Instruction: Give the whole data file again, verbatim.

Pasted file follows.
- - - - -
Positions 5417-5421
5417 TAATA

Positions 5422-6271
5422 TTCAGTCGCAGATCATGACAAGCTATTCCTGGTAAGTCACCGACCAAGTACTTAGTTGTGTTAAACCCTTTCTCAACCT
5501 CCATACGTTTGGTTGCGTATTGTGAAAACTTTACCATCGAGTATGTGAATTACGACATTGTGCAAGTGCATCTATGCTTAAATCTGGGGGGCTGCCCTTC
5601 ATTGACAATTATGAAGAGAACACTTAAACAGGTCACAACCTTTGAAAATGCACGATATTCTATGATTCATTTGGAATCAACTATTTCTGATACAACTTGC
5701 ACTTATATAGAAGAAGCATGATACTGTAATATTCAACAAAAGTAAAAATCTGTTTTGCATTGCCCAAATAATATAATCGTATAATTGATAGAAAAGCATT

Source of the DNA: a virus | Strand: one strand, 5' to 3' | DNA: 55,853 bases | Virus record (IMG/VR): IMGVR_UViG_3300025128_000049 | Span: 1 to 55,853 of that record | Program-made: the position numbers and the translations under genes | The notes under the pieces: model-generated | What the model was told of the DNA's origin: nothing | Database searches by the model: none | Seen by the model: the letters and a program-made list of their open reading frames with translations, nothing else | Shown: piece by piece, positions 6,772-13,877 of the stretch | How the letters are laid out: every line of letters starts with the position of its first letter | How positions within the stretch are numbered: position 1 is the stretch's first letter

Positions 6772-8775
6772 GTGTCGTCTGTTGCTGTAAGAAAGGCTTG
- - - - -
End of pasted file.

Positions 5417-5421
5417 TAATA

Positions 5422-6271
5422 TTCAGTCGCAGATCATGACAAGCTATTCCTGGTAAGTCACCGACCAAGTACTTAGTTGTGTTAAACCCTTTCTCAACCT
5501 CCATACGTTTGGTTGCGTATTGTGAAAACTTTACCATCGAGTATGTGAATTACGACATTGTGCAAGTGCATCTATGCTTAAATCTGGGGGGCTGCCCTTC
5601 ATTGACAATTATGAAGAGAACACTTAAACAGGTCACAACCTTTGAAAATGCACGATATTCTATGATTCATTTGGAATCAACTATTTCTGATACAACTTGC
5701 ACTTATATAGAAGAAGCATGATACTGTAATATTCAACAAAAGTAAAAATCTGTTTTGCATTGCCCAAATAATATAATCGTATAATTGATAGAAAAGCATT

Source of the DNA: a virus | Strand: one strand, 5' to 3' | DNA: 55,853 bases | Virus record (IMG/VR): IMGVR_UViG_3300025128_000049 | Span: 1 to 55,853 of that record | Program-made: the position numbers and the translations under genes | The notes under the pieces: model-generated | What the model was told of the DNA's origin: nothing | Database searches by the model: none | Seen by the model: the letters and a program-made list of their open reading frames with translations, nothing else | Shown: piece by piece, positions 6,772-13,877 of the stretch | How the letters are laid out: every line of letters starts with the position of its first letter | How positions within the stretch are numbered: position 1 is the stretch's first letter

Positions 6772-8775
6772 GTGTCGTCTGTTGCTGTAAGAAAGGCTTG